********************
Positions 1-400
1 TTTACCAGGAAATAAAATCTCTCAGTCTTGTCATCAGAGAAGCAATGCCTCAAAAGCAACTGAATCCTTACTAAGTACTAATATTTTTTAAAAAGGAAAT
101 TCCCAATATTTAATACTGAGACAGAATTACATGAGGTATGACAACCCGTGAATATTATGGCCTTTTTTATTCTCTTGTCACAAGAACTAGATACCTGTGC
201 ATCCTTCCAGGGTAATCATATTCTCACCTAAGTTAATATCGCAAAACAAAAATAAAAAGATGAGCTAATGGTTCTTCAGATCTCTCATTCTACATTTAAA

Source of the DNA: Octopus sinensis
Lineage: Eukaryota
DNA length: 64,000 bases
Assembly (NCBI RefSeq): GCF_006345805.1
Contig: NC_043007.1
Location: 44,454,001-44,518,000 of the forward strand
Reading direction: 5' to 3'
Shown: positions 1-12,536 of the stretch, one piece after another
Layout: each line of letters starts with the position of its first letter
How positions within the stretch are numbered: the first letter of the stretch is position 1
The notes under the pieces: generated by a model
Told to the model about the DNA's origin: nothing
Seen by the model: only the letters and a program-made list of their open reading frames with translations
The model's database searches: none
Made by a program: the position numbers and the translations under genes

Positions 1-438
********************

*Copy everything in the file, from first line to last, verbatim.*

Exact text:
Positions 1-400
1 TTTACCAGGAAATAAAATCTCTCAGTCTTGTCATCAGAGAAGCAATGCCTCAAAAGCAACTGAATCCTTACTAAGTACTAATATTTTTTAAAAAGGAAAT
101 TCCCAATATTTAATACTGAGACAGAATTACATGAGGTATGACAACCCGTGAATATTATGGCCTTTTTTATTCTCTTGTCACAAGAACTAGATACCTGTGC
201 ATCCTTCCAGGGTAATCATATTCTCACCTAAGTTAATATCGCAAAACAAAAATAAAAAGATGAGCTAATGGTTCTTCAGATCTCTCATTCTACATTTAAA

Source of the DNA: Octopus sinensis
Lineage: Eukaryota
DNA length: 64,000 bases
Assembly (NCBI RefSeq): GCF_006345805.1
Contig: NC_043007.1
Location: 44,454,001-44,518,000 of the forward strand
Reading direction: 5' to 3'
Shown: positions 1-12,536 of the stretch, one piece after another
Layout: each line of letters starts with the position of its first letter
How positions within the stretch are numbered: the first letter of the stretch is position 1
The notes under the pieces: generated by a model
Told to the model about the DNA's origin: nothing
Seen by the model: only the letters and a program-made list of their open reading frames with translations
The model's database searches: none
Made by a program: the position numbers and the translations under genes

Positions 1-438